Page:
Debi van Zyl

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AMERICA'S TEXTILE INDUSTRY

It's no surprise that I love fabric and yarn, so I was struck by these amazing photos, published recently in the New York Times Magazine, by Christopher Payne documenting more than 20 of the mills in the Northeast. These days most of the world's textile production takes place overseas, but there are a few mills in the States that still operate, making up what's left of the dwindling American textile industry. See the slideshow here.

Circular knitting machines, Fall River Knitting Mills, Fall River, Mass. Photograph by Christopher Payne/Bonni Benrubi Gallery

Circular knitting machines, Fall River Knitting Mills, Fall River, Mass.
Photograph by Christopher Payne/Bonni Benrubi Gallery

Picker and duster for separating and cleaning raw wool, Bartlettyarns, Harmony, Me. Photograph by Christopher Payne/Bonni Benrubi Gallery

Picker and duster for separating and cleaning raw wool, Bartlettyarns, Harmony, Me.
Photograph by Christopher Payne/Bonni Benrubi Gallery

Wool carders, S & D Spinning Mill, Millbury, Mass. Photograph by Christopher Payne/Bonni Benrubi Gallery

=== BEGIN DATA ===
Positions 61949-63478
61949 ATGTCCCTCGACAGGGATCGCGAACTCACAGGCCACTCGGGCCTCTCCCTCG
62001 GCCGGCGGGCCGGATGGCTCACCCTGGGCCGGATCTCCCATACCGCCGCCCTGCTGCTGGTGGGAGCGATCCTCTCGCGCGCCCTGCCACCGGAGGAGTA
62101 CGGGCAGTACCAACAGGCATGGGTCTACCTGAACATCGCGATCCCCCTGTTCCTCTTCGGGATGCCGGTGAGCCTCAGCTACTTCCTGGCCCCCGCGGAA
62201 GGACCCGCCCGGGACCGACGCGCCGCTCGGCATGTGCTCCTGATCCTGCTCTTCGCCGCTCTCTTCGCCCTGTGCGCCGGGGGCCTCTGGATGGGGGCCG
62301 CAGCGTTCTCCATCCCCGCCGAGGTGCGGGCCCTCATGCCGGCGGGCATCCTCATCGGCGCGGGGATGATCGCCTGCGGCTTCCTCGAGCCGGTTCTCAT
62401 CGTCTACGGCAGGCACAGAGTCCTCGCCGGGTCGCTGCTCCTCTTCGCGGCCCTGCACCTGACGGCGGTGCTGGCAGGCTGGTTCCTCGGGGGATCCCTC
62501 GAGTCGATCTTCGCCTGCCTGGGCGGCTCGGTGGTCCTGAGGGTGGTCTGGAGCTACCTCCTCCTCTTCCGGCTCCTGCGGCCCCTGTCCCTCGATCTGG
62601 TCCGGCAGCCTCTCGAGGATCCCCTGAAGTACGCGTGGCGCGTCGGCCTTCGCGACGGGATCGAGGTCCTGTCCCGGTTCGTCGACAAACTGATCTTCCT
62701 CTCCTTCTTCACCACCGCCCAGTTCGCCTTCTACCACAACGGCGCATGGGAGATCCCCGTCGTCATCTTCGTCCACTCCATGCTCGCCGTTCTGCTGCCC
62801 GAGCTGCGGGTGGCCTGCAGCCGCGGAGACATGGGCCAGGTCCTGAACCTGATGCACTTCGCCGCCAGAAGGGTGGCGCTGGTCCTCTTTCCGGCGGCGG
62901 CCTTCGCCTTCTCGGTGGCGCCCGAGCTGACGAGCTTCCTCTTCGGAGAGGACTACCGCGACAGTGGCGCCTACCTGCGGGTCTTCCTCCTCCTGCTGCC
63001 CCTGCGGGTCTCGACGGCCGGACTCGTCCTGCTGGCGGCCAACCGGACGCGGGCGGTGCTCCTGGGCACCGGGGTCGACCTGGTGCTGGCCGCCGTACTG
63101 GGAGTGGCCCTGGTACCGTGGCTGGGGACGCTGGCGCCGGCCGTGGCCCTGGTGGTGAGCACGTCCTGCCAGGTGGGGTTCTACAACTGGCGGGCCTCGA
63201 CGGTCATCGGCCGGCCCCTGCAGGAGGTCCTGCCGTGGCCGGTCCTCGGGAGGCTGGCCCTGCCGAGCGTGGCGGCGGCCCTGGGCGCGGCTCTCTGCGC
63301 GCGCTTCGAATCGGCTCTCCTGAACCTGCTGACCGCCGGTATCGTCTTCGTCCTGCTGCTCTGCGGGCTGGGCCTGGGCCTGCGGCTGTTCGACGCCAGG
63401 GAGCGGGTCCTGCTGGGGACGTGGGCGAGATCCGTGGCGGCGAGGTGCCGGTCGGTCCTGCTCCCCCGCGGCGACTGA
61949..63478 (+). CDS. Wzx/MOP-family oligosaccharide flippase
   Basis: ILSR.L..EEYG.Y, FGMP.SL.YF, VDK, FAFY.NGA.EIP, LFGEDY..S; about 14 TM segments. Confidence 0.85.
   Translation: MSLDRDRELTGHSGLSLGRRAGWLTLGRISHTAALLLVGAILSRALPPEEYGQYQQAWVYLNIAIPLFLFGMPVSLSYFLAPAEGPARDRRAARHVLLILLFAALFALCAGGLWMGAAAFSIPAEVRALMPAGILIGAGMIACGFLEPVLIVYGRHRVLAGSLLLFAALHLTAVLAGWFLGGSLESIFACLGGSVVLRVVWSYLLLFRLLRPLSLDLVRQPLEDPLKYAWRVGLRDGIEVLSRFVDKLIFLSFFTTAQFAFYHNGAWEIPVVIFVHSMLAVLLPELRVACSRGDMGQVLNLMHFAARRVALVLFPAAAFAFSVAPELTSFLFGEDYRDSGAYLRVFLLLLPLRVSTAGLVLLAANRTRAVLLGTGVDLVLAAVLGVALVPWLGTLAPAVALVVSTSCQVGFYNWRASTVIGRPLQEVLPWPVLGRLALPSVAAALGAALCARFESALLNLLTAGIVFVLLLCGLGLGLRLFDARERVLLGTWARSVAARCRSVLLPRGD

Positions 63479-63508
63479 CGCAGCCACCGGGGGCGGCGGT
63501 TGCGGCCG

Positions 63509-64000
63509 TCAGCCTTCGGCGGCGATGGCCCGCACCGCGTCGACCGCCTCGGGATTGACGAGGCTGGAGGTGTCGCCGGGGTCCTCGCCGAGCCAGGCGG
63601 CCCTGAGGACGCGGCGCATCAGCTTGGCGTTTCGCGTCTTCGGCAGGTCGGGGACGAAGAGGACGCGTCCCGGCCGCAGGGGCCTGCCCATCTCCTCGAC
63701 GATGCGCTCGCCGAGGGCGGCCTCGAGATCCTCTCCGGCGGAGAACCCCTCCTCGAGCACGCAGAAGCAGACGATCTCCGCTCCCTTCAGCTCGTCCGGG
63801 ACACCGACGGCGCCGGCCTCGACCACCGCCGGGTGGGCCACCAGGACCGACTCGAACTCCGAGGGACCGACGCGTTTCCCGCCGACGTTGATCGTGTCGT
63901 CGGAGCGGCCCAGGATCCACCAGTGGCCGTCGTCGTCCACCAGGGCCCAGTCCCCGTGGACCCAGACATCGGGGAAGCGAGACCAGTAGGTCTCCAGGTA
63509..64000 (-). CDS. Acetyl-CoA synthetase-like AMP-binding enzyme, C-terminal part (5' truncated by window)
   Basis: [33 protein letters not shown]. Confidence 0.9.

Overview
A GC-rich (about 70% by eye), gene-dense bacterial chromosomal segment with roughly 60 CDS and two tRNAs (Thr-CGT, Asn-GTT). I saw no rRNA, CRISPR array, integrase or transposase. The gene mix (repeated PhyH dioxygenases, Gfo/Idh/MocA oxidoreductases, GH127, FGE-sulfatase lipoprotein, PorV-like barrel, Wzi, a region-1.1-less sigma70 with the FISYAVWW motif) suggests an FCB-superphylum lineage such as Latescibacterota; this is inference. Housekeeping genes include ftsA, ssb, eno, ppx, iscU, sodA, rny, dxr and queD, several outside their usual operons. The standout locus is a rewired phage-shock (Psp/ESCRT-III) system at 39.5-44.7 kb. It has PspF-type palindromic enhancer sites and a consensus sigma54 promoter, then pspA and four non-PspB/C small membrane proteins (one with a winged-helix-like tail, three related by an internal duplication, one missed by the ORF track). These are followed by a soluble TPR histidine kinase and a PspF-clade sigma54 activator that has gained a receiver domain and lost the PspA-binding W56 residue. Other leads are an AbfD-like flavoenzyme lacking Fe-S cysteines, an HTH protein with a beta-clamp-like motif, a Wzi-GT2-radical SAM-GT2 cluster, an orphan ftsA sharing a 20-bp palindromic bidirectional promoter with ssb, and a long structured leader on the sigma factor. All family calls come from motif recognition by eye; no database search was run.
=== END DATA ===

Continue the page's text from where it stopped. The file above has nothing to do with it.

Wool carders, S & D Spinning Mill, Millbury, Mass.
Photograph by Christopher Payne/Bonni Benrubi Gallery

What eerie images and a haunting look at the past... and the colors! You can see more of the mills on Payne's website.

While the American Northeast may be losing its textile production, Los Angeles is a city busting at the seams, so to speak, with clothing manufacturing. Much of the fabric comes from overseas still, but it's imported and assembled here into the things we wear everyday. Did you know that Los Angeles produces 75% of the world's denim? My friend, Cathy, did some fascinating research into the denim industry, which is pretty inefficient and dirty. She advocates an innovative architectural approach to denim production (from cotton ball to sewing room floor). "She’s proposing the design of a new factory that employs sustainable denim manufacturing practices and provides public display and educational facilities. Ultimately such a scheme offers consumers a unique vantage point onto the denim industry and brings them closer to the products they’re consuming. would clean up the process and brings them closer to the products they’re consuming."

If such an approach to textile production were to take place, just image the mills of the future? Not to mention the global and environmental impact.

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